Trying to get pregnant? Make sure you know the bottom line on baby-making—what you don't understand can affect your bub-to-be's health.
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Getting pregnant makes some women susceptible to bingeing, even when they had no previous history of eating disorders. In a study of moms-to-be ages 25 to 34, University of North Carolina at Chapel Hill researchers noted a significant jump in new cases of binge eating. Don't confuse bingeing with simply craving a specific food. Like bulimics, binge eaters consume a large amount of food in a short time and feel out of control while they do it. But unlike bulimics, they do not compensate for their bingeing by purging, fasting, exercising or abusing laxatives.
It's common wisdom that moms-to-be should be getting more calories—if not quite eating for two. But for certain women, it may be safe to cut calories during pregnancy. Obstetrician Raul Artal, M.D., of Saint Louis University in Missouri, studied 96 obese pregnant women with gestational diabetes and instructed 39 of them to exercise and follow a weight-maintenance diet; the others ate the usual diet prescribed for gestational diabetes and didn't exercise.
The average pregnant woman is advised to gain no more than 25 to 35 pounds, yet the average newborn weighs only about 7 1/2. So what's with those extra pounds? They're distributed to areas vital to your developing fetus: your uterus, amniotic fluid and placenta, to name a few (see "Where Do the Calories Go?" on the left). But experts say enough is enough.
When Ronda Kelly, A 5-foot-5-inch jewelry designer in Portland, Ore., began trying to get pregnant more than three years ago, she weighed 110 pounds and hadn't had a menstrual period in 15 years. Gaining just 8 additional pounds helped Kelly, then 34, start having regular periods again, yet it still took a total of a year of trying and, finally, intra-uterine insemination to conceive her daughter, Lauren, now 2 1/2.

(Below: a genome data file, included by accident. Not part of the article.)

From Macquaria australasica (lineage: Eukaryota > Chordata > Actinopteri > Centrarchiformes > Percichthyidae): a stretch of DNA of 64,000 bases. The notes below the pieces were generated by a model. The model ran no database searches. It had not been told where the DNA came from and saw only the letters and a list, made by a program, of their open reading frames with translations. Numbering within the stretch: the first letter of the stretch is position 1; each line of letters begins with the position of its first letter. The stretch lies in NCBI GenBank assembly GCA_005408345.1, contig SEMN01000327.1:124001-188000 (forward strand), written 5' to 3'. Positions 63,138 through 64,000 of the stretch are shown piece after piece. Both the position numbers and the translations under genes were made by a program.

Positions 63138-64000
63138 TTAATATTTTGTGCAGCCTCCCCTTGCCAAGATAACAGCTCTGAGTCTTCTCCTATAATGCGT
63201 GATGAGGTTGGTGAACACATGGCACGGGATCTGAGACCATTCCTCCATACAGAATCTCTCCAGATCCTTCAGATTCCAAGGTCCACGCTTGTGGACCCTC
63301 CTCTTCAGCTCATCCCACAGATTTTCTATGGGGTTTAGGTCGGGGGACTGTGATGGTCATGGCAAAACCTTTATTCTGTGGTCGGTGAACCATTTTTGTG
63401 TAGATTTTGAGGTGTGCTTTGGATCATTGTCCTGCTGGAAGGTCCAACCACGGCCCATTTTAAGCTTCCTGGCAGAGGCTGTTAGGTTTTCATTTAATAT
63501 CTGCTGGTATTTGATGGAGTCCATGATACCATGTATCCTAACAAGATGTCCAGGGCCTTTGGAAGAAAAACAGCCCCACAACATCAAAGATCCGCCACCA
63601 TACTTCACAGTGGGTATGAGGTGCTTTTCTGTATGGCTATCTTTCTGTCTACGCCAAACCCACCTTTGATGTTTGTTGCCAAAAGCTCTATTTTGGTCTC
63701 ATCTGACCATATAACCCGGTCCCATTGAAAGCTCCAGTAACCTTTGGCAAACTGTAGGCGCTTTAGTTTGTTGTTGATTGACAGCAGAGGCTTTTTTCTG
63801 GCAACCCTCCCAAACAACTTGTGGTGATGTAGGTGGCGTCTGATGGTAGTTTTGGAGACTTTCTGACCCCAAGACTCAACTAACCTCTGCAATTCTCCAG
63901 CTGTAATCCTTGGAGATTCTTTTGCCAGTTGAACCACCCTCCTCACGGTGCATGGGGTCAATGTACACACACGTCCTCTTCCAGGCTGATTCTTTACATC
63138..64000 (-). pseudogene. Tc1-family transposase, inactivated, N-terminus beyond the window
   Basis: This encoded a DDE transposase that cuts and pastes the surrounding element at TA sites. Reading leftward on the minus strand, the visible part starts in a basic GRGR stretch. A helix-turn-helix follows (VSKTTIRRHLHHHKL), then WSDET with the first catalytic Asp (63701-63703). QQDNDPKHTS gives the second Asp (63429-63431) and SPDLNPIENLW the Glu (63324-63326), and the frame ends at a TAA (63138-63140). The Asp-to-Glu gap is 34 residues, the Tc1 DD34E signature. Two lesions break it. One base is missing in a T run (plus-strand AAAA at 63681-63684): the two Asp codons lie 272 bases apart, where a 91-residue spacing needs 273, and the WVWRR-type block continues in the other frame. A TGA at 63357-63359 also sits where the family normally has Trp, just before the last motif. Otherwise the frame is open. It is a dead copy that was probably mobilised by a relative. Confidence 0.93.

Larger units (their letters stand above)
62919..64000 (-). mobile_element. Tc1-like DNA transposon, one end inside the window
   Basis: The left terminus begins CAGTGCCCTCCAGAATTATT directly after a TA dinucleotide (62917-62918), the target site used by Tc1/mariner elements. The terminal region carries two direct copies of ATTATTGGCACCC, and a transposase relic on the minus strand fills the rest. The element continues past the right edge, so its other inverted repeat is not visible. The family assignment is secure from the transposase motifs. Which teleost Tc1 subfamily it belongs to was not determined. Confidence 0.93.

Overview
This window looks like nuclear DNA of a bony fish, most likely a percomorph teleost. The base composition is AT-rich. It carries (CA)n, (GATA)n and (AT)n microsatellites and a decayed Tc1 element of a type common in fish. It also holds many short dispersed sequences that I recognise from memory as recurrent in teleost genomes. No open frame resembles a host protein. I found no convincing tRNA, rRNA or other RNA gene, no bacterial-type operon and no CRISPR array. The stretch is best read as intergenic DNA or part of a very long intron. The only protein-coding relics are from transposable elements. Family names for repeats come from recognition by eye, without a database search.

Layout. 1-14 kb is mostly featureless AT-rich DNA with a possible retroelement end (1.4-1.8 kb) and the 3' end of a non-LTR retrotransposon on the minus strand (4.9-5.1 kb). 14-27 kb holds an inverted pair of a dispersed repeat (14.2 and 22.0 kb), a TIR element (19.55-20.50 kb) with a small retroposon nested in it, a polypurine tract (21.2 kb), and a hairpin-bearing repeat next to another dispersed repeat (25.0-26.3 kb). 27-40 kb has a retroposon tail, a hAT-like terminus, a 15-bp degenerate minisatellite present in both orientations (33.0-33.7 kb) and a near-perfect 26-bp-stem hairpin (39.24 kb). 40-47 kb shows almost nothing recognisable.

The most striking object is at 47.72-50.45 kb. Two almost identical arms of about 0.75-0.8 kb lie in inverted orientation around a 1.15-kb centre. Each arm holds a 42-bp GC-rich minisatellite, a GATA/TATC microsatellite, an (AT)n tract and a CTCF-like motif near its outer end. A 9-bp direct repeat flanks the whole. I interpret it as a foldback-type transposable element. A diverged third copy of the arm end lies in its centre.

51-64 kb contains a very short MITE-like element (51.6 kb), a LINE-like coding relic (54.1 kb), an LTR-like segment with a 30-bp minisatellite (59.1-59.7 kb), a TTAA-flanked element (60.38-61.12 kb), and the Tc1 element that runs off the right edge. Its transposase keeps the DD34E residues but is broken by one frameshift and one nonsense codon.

Until recently, guidelines for pregnancy weight have focused on helping women gain enough to avoid having babies who weigh too little. But that's about to change, according to participants in a recent Institute of Medicine (IOM) workshop on maternal weight gain.
Women who put on even a little weight after a first pregnancy have an increased chance of experiencing complications in a second one. Researchers have found that a gain of one to two body mass index (BMI) units increased women's risk for gestational diabetes, hypertension and large-for-gestational-age babies by 20 percent to 40 percent.
You may want to keep a close eye on the scale during pregnancy. According to researchers at the University of California, San Francisco, gaining more than the recommended amount (no more than 35 pounds for a normal-weight woman) is associated with worse outcomes in newborns, including lower Apgar scores, seizures, infection, the need for breathing assistance and too-high birth weight. The risk of multiple bad outcomes also increases in moms who gain less than 15 pounds.
Women should lose all the weight they gained during pregnancy before becoming pregnant again, say Missouri researchers. If moms don't drop the pregnancy pounds, or if they gain weight after the first baby, they double the risk their next baby will be too large, increasing their chances for a Cesarean section. "The ideal is to have their weight [at conception] as close to normal as possible," adds study author Robert Blaskiewicz, M.D., a professor at Saint Louis University School of Medicine.